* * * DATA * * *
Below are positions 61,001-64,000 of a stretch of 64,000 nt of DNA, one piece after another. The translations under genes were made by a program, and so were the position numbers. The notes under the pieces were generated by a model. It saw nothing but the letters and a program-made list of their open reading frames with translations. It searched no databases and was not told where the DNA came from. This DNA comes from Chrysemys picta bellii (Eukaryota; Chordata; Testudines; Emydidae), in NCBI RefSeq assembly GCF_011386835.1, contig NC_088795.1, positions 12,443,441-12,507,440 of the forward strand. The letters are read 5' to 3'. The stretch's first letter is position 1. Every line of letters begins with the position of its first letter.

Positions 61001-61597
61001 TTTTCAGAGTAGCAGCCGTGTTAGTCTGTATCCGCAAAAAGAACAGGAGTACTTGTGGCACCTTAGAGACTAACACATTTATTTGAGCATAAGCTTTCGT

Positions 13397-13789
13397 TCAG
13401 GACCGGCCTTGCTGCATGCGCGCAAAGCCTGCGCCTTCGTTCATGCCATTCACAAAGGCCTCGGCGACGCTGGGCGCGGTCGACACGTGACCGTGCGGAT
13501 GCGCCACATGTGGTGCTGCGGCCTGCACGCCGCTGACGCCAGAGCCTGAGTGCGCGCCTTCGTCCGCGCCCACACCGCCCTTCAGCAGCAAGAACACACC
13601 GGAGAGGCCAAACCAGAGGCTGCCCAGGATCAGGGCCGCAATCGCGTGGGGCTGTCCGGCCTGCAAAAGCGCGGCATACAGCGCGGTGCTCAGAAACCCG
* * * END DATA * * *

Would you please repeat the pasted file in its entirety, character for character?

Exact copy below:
Below are positions 61,001-64,000 of a stretch of 64,000 nt of DNA, one piece after another. The translations under genes were made by a program, and so were the position numbers. The notes under the pieces were generated by a model. It saw nothing but the letters and a program-made list of their open reading frames with translations. It searched no databases and was not told where the DNA came from. This DNA comes from Chrysemys picta bellii (Eukaryota; Chordata; Testudines; Emydidae), in NCBI RefSeq assembly GCF_011386835.1, contig NC_088795.1, positions 12,443,441-12,507,440 of the forward strand. The letters are read 5' to 3'. The stretch's first letter is position 1. Every line of letters begins with the position of its first letter.

Positions 61001-61597
61001 TTTTCAGAGTAGCAGCCGTGTTAGTCTGTATCCGCAAAAAGAACAGGAGTACTTGTGGCACCTTAGAGACTAACACATTTATTTGAGCATAAGCTTTCGT

Positions 13397-13789
13397 TCAG
13401 GACCGGCCTTGCTGCATGCGCGCAAAGCCTGCGCCTTCGTTCATGCCATTCACAAAGGCCTCGGCGACGCTGGGCGCGGTCGACACGTGACCGTGCGGAT
13501 GCGCCACATGTGGTGCTGCGGCCTGCACGCCGCTGACGCCAGAGCCTGAGTGCGCGCCTTCGTCCGCGCCCACACCGCCCTTCAGCAGCAAGAACACACC
13601 GGAGAGGCCAAACCAGAGGCTGCCCAGGATCAGGGCCGCAATCGCGTGGGGCTGTCCGGCCTGCAAAAGCGCGGCATACAGCGCGGTGCTCAGAAACCCG